For Bavarian packaging and bottling machine manufacturer Krones, the main focus of maintenance and service is preventing system downtime, and quickly securing repair work. One key requirement is that the customer receives the correct replacement parts as fast as possible.

“In our online shop, our customers can enjoy the same shopping experience as they would with online retailers such as Amazon,” explains Bernd Baldauf, head of E-Business at Krones. Customers in search of replacement parts don’t waste time leafing through outdated catalogs. Instead they try their luck online by researching the system structure and machine to locate the bills of material and the relevant drawings. The drawings help customers decipher which various system components they need. This simplifies the selection of the required items that can be directly added to the shopping basket and ordered. Urgent orders are dispatched via express delivery, and arrive at the customer within 24 hours.

The Role of IoT

The Internet of Things (IoT) will also play a key role in the future. Many machines currently communicate using sensors and can be monitored remotely. The sensors recognize when the operating hours or vibrations have exceeded the defined thresholds and indicate that an inspection is needed. This data can be integrated directly into a personalized manufacturers’ portal and used to forward service requests to the manufacturer or automatically order the required materials.

What Belongs in the Technological Portfolio

Technically speaking, there are a vast number of elements at play. “SAP isn’t focused on a single product, such as an E-shop, but is more concerned about combining various solutions and a back end, in which orders can be processed, and invoices can be drawn up for the delivered replacement parts,” explains Grant.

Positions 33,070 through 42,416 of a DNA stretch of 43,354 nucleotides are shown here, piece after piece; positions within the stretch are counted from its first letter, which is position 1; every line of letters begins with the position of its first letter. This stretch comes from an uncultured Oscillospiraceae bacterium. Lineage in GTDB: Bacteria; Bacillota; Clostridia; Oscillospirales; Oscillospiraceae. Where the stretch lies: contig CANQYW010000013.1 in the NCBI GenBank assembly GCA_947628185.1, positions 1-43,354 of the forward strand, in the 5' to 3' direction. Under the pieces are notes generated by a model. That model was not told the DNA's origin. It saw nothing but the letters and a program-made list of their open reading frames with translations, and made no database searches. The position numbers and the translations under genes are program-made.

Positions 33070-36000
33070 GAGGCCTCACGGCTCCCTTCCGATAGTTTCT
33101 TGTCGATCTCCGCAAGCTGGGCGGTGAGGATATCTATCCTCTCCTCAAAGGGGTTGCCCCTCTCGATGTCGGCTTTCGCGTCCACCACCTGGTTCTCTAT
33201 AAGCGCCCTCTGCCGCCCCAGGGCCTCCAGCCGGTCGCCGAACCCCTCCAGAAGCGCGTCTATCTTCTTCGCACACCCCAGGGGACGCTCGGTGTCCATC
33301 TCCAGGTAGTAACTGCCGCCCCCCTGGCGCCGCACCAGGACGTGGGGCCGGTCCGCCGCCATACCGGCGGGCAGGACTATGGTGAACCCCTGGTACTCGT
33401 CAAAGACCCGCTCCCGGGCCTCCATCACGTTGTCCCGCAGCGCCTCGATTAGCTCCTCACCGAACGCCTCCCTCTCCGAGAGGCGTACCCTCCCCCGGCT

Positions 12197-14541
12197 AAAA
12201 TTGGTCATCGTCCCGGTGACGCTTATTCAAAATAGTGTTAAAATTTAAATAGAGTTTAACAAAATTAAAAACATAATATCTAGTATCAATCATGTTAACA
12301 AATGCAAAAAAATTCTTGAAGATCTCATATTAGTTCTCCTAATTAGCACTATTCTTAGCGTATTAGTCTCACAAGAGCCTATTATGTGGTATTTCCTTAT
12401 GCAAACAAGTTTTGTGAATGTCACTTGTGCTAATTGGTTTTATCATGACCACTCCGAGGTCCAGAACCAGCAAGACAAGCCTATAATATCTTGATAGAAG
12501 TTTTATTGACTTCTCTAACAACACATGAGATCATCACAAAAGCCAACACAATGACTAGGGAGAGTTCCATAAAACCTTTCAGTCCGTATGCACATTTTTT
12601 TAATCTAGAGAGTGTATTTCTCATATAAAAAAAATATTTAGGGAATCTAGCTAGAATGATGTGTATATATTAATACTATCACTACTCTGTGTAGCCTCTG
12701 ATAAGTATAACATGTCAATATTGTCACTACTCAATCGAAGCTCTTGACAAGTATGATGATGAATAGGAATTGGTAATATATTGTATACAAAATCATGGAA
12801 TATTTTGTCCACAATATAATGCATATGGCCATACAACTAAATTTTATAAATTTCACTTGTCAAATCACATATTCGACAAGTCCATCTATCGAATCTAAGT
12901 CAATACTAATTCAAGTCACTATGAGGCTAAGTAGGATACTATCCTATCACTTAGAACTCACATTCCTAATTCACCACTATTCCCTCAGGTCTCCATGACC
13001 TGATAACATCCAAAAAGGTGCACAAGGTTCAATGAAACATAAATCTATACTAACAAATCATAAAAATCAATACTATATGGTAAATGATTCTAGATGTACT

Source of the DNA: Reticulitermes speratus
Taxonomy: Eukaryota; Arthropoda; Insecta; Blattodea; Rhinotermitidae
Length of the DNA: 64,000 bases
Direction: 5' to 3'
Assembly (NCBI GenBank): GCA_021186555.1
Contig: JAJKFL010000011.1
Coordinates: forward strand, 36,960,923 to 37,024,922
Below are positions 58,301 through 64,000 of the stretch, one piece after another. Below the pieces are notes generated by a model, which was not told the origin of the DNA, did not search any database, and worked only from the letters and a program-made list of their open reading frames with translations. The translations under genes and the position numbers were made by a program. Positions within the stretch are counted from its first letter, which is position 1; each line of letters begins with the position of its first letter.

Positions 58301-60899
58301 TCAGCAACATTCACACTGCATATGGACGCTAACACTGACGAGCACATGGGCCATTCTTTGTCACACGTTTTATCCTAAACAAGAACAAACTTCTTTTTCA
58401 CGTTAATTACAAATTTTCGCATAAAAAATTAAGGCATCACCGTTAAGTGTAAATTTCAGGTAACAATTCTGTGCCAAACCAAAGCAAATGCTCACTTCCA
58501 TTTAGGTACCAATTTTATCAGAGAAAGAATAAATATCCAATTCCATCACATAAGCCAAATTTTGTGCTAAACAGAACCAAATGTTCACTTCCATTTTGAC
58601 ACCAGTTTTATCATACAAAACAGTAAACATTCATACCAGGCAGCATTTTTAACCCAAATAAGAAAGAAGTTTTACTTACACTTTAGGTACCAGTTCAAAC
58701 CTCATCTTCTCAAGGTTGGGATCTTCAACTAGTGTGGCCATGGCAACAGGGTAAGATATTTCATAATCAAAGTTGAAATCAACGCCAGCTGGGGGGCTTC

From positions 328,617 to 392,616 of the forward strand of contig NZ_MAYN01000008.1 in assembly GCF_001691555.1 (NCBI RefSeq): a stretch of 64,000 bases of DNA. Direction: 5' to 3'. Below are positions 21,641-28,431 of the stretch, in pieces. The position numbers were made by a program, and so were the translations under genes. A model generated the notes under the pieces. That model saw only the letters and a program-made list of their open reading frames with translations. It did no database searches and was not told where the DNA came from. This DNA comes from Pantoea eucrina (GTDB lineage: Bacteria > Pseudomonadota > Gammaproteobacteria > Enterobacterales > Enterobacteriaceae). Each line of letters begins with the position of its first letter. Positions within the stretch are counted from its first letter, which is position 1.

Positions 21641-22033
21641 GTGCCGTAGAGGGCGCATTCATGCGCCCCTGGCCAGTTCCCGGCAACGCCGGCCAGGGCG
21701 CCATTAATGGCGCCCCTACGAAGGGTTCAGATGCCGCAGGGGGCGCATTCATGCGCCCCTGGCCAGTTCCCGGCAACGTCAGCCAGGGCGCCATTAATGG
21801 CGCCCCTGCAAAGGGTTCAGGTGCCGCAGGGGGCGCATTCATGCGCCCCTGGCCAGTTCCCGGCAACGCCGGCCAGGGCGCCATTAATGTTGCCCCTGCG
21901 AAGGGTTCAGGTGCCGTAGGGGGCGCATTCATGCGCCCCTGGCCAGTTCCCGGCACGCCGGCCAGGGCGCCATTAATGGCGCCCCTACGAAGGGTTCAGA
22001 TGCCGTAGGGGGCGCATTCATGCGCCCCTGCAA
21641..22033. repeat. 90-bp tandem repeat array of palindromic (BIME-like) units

At the heart of the solution – also the case for Krones – is the e-commerce platform, SAP Hybris B2B Commerce, to which additional functionalities can be added depending on the intended purpose. The visualization tool SAP Visual Enterprise will enable exploded system views and the SAP Asset Intelligence Network has a current replacement parts catalog and technical documentation for the respective system, and is the prerequisite for the machine’s digital twin. SAP Leonardo, the portfolio for the Internet of Things, enables sensory data from machines to be processed and analyzed in the cloud. “If the devices are already equipped with the relevant sensors, the service will automatically receive a warning if the machine overheats or vibrates excessively,” explains Grant. SAP Hybris Cloud for Service ultimately ensures that service technicians can be deployed when required, and can be guided accordingly.

Creating an Individual Solution

The choice of SAP portfolio components to be deployed in the company is ultimately decided by the individual.

“The basic architecture is a broad field,” affirms Grant. “This is why we usually kick off collaborations with potential customers with a design thinking workshop. After a company has opted for technical solutions, the aim is to identify the approaches that are expected to have the largest impact on the business models. Only then can we decide on the best choice of software modules for that particular company.”

Questions? Contact Jochen Marc Barmbrock, Head of Hybris Services Sales Middle & Eastern Europe at jochen.marc.barmbrock@sap.com or Klaus Drews, Demand Management Services Middle & Eastern Europe, at klaus.drews@sap.com.